Schools are universally referred to in Greece as school units (Σχολική Μονάδα), both legally and in common parlance. This is not a coincidence; the vocabulary of “school units” instead of “schools” indicates low levels of autonomy. School units are not separate institutions, with separate rights and roles, but are fully embedded in the administrative pyramid alongside the Ministry, RDE and DDE. As discussed below, they lack certain characteristics typical of schools in other countries, and are in fact administrative units. It is therefore appropriate for a discussion of the Greek education system to follow the Greek custom and use the terminology of “school units”, not “schools”. Recent policy initiatives indicate that school units may be granted some measure of pedagogical autonomy, but the scope of this is still under discussion (see Chapter 4). According to Ministry sources a number or initiatives to gradually increase autonomy include a thematic week established in 2016-17 in lower secondary schools, in which schools have freedom to design their own activities through teacher collaboration, or a new ministerial decision has established that each school should develop a framework for the organisation of school life at the beginning of the school year, following discussions across the school.

School units in Greece have appointed principals (school leaders), but their responsibilities are extremely limited and focused on administrative issues. The first limitation is that they cannot select their own staff, be they teachers with organic positions or substitute teachers (OECD, 2017[8]). Allowing principals greater input on staffing decisions, or indeed the right to select and employ school unit teachers, would mean that they would be better able to ensure a good fit between the teachers and the students, taking into account the teachers’ competencies and the needs of the student population they will teach, consistent with the backgrounds and cultures of learners and their families. This is particularly important to ensure equitable teacher deployment throughout a school system. Another reason to consider the composition of the school’s teaching team is that no individual teacher is likely to have all the competencies needed to support students to develop 21st century skills. Teachers with complementary competencies may bring more to collaborative work within schools and the school network. The competencies of the overall teacher team of the school therefore need to be considered.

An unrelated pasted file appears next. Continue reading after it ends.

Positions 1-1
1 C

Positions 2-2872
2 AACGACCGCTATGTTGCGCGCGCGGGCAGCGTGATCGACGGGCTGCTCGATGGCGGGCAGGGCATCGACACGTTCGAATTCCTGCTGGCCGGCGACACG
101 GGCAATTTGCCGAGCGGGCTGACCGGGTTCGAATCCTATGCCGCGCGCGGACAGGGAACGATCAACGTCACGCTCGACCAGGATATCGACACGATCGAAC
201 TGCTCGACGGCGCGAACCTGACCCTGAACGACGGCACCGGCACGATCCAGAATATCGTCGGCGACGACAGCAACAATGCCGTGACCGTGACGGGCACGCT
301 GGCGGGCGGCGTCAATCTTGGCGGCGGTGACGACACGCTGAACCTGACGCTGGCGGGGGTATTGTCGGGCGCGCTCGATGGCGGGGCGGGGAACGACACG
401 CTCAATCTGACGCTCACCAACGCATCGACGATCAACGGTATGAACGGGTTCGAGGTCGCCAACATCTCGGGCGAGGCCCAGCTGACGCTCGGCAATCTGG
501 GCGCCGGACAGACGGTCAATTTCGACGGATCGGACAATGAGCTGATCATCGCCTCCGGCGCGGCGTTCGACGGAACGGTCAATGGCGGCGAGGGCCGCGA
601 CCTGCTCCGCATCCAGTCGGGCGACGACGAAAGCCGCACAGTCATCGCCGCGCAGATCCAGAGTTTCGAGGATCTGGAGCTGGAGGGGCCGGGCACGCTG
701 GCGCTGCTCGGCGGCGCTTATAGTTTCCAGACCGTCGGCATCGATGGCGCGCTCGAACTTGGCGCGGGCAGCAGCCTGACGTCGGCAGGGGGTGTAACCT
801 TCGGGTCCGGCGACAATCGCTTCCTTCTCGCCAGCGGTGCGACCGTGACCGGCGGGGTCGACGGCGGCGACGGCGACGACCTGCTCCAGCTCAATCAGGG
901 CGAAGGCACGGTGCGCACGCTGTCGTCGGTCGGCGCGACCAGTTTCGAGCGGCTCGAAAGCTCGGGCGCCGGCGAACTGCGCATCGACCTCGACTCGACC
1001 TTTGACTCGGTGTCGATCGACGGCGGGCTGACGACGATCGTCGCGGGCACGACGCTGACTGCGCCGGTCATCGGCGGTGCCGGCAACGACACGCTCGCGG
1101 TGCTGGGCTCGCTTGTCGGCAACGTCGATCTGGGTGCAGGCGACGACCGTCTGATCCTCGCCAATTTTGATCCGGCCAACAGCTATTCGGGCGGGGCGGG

Given the opportunity, principals and teaching staff may find ways to tailor the educational offer of the school units to local needs. However, very limited autonomy of Greek school units, beyond recent efforts to introduce a thematic week makes this very difficult3. The same is true of the ability of principals to engage parents and members of the local community, to use local resources outside of the school unit to enhance the educational process, to raise additional funds, or to engage staff and other members of the school community in developing innovative programmes. Consistent with the low level of school unit autonomy is the fact that principals do not receive any training in ways to successfully engage parents or in entrepreneurial skills.

School principals are currently barred from visiting classes conducted by teachers and from appraising the pedagogical process. This feature of the Greek education system is quite unique, and is contrary to standard OECD practices. It means that principals are not responsible for the pedagogical approach which teachers adopt, and hence also for the results of the teaching in their school unit (OECD/SSAT, 2008[9]). School principals are all teachers themselves, often with many years of practice in schools, and their experience and support could be of much value to other teachers, especially young staff and substitute teachers. Not to use these extremely valuable resources to improve the pedagogical process in school units is counterproductive.

School units do not have clearly defined pedagogical staff, with their teaching work force composed of several distinct groups of staff. Rather, there are two main groups of teachers: those with organic positions in school units (public servants), employed essentially for life, and the substitute teachers, who have short-term contracts (Roussakis, 2017[1]). Moreover, there are often several seconded teachers, that is teachers with an organic position in a different school unit from the school unit in which they were hired and where they maintain a post, or in the DDE, who in the given school unit give only several lessons per week.